By Ted Barrett, Senior Congressional Producer
The Senate broke another Republican filibuster on Monday in confirming former top Pentagon lawyer Jeh Johnson to head the Homeland Security Department.
The vote to approve Johnson, a key architect of President Barack Obama's anti-terrorism policies that have included stepped up drone use in terrorist hotspots, was 78-16.
Johnson was nominated by Obama in October and will replace former Secretary Janet Napolitano, who left the Cabinet post earlier this year to head California's public university system.
Johnson will be the fourth secretary of the department that was created in response to the 9/11 attacks.
A member of Obama's original transition team, Johnson was most recently the Pentagon's top lawyer where he reviewed military operations. He also was instrumental in counter-terror policy that involved increased reliance on unmanned drones under Obama.
Republicans accused Johnson of being a political loyalist of the President who lacked experience in border security.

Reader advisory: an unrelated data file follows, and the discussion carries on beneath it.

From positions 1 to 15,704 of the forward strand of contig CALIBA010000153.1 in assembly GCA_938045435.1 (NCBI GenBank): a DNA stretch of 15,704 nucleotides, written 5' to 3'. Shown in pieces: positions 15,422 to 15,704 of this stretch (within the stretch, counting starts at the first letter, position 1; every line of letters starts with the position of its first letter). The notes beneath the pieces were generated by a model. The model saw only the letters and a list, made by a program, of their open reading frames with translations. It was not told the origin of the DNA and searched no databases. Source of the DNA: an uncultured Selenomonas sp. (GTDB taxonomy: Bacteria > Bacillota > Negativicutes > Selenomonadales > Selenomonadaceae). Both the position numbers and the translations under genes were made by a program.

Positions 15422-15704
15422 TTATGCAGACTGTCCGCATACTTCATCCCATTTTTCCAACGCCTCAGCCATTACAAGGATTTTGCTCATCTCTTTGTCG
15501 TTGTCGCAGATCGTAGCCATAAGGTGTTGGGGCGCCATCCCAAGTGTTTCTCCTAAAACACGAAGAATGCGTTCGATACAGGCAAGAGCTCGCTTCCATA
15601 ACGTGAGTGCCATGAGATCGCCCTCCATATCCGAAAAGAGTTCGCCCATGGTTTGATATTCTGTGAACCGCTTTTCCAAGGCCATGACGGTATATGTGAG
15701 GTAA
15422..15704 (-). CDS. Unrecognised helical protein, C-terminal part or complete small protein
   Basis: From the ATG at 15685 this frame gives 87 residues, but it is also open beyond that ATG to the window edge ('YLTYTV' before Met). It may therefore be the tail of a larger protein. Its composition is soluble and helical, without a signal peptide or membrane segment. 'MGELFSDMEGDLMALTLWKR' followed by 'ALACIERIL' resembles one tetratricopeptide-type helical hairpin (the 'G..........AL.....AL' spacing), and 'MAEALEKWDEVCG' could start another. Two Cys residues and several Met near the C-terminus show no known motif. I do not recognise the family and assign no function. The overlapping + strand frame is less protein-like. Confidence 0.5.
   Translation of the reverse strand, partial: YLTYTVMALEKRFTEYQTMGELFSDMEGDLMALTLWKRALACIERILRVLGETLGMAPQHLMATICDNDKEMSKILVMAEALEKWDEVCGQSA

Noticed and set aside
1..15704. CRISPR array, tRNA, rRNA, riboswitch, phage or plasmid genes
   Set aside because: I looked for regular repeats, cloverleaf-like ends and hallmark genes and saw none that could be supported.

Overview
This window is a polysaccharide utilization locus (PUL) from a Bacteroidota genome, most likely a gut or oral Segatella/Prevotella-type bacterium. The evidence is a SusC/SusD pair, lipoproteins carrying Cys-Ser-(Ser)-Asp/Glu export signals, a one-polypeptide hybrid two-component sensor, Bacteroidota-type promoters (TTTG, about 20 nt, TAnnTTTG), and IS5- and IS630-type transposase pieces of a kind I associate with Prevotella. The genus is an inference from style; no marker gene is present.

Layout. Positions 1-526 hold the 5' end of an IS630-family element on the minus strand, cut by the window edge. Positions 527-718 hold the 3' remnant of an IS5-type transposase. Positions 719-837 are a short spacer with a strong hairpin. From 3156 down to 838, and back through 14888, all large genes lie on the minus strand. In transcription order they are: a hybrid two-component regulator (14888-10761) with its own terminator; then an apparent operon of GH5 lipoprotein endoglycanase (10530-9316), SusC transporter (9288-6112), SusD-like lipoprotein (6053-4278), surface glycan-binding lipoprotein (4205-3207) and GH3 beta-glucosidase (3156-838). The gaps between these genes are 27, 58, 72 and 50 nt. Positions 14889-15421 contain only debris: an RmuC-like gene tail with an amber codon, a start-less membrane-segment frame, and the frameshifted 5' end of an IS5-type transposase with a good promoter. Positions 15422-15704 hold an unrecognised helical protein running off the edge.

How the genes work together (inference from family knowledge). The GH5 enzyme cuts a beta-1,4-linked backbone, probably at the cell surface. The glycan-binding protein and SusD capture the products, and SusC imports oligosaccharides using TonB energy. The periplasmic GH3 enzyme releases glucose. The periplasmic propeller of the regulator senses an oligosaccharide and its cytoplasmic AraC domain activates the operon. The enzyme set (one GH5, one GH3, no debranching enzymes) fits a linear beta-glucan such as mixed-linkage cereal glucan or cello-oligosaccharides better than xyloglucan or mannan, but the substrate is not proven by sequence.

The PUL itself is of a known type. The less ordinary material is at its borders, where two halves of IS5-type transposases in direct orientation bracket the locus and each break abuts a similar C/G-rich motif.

The Senate also cleared Ann Patterson to be Undersecretary of State for Near Eastern Affairs. Republicans filibustered her appointment as well.
Johnson's confirmation occurred as partisan rancor hits new heights in the Senate over procedural changes imposed by majority Democrats to weaken Republican attempts to block or slow presidential appointments.
Senate Majority Leader Harry Reid said he would push for approval of other nominees before lawmakers leave town for the holidays by the end of the week.
These include Janet Yellen to head the Federal Reserve; Robert Wilkins to sit on the federal appeals court in the District of Columbia, Alejandra Mayorkas as Johnson's deputy and John Koskinen to lead the IRS.
Mayorkas's nomination is especially controversial. Several GOP Senators don't want him confirmed until an inspector general investigation is completed into a controversy over a visa program that he oversees.
During the partisan flareup over changes in its rules, the Senate remained in session through the night twice over the past week.
"Although we accomplished a great deal, the process was neither easy nor pleasant," said Reid.
Republicans have not said if they will force overnight sessions this week in order to slow consideration of remaining nominees.
The Senate is also considering defense policy and budget bills this week. Reid has said the Senate could finish its work as early as Thursday if Republicans cooperate but held out that it might take until Christmas Eve if they don't.